Growth—In this stage, which typically occurs 3–5 years after the patient stopped using, they address family issues and past trauma that may have contributed to their addiction in hopes of repairing their self-destructive behavior.

Importance of therapeutic alliance

The quality of the relationship between the healthcare provider and the patient—known as the therapeutic alliance—is the main factor that determines the success of treating addiction, according to The Family Institute. And it's the patient’s perception of the relationship that's the strongest predictor of success.

A solid therapeutic alliance includes mutual trust and respect, shared decision-making, caring, freedom to share negative emotional responses, and the ability to correct problems or difficulties.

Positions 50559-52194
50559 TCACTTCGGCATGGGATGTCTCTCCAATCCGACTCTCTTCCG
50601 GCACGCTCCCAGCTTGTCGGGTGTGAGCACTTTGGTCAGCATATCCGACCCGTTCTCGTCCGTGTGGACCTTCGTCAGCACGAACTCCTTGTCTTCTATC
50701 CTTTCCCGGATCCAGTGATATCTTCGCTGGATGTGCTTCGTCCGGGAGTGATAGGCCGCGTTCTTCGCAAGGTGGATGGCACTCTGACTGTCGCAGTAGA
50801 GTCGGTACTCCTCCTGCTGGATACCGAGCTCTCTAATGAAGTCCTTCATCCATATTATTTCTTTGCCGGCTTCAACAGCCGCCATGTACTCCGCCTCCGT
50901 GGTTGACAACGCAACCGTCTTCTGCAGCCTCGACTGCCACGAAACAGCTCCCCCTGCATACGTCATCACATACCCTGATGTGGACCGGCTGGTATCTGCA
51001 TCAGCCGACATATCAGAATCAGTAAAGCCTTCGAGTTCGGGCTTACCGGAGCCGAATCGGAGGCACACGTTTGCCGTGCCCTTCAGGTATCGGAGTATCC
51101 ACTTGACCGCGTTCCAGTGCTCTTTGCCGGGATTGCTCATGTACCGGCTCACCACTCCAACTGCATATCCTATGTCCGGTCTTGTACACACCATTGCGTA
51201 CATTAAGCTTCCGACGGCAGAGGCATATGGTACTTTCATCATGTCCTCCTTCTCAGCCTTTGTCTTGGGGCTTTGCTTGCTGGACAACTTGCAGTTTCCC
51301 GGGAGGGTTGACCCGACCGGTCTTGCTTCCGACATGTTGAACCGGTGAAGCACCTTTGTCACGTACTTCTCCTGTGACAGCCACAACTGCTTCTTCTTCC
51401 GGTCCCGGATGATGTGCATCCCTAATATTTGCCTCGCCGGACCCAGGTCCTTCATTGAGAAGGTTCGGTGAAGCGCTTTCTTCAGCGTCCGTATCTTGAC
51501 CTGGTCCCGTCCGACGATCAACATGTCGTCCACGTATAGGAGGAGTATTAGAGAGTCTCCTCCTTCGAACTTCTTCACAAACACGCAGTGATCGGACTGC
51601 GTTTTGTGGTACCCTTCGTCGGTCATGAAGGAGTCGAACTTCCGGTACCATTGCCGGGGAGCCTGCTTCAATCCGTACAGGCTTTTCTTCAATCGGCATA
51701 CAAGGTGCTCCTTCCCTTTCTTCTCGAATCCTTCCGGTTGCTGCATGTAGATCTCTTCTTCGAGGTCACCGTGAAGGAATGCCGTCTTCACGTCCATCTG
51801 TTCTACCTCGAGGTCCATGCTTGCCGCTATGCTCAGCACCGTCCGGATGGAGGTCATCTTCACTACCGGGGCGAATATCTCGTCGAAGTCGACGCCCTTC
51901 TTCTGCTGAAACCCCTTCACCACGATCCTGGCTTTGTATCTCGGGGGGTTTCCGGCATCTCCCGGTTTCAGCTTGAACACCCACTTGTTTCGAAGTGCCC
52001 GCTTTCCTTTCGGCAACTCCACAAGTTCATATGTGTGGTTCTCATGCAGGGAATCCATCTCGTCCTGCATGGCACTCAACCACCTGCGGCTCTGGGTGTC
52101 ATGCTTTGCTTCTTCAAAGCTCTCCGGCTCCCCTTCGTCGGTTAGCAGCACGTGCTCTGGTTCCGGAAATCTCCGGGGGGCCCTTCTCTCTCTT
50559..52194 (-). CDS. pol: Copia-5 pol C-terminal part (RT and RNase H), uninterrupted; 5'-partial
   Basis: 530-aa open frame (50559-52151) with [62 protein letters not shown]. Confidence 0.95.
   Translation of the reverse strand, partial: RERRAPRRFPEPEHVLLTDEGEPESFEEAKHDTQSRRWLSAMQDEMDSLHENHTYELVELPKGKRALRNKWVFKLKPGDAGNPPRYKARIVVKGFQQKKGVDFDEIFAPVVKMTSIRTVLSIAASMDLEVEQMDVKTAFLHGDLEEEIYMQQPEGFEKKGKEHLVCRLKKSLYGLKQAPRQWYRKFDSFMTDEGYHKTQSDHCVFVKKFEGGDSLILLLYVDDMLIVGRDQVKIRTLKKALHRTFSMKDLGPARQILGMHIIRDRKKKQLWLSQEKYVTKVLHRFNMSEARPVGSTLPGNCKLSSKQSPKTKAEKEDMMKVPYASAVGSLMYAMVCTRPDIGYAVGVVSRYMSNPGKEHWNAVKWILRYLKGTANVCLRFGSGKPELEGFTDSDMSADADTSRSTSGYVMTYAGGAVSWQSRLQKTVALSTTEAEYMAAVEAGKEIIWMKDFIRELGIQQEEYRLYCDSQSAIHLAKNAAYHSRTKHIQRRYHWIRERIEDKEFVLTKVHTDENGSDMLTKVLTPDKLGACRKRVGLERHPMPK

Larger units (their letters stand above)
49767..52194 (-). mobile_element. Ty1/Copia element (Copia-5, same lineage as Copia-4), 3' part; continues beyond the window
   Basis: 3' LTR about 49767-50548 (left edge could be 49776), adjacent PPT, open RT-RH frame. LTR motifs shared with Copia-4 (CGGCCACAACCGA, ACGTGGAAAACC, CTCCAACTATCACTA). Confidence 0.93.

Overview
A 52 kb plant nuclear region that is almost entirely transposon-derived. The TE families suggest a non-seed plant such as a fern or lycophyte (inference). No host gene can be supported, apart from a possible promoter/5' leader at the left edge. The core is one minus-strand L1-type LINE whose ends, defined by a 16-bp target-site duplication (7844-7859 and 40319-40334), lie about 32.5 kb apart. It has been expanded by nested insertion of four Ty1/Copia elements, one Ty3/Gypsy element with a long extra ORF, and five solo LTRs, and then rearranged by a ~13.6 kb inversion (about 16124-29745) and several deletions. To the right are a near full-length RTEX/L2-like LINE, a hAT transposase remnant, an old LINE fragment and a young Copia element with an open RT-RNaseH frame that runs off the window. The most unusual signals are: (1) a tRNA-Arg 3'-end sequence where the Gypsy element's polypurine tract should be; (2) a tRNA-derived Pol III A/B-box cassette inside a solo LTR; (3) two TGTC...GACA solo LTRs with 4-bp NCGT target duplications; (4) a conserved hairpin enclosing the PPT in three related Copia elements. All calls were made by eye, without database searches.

Clinicians who establish strong relationship with patients have made them feel comfortable talking about their thoughts and behaviors. Should they indicate they have been struggling lately—and may be on the brink of a relapse—physicians can promptly intervene, assessing their situation and recommending coping strategies or treatment to help them avoid it.

What this means for you

Relapse after recovery is devastating to patients and should be treated with compassion and understanding. Try to develop a strong therapeutic alliance in which you and your patient can be honest with each other. Empathy and trust are also essential. Ask questions to learn about your patient’s feelings, struggles, milestones, setbacks, cravings, and urges.

Read Next: Associations between antipsychotic use, substance use and relapse risk in patients with schizophrenia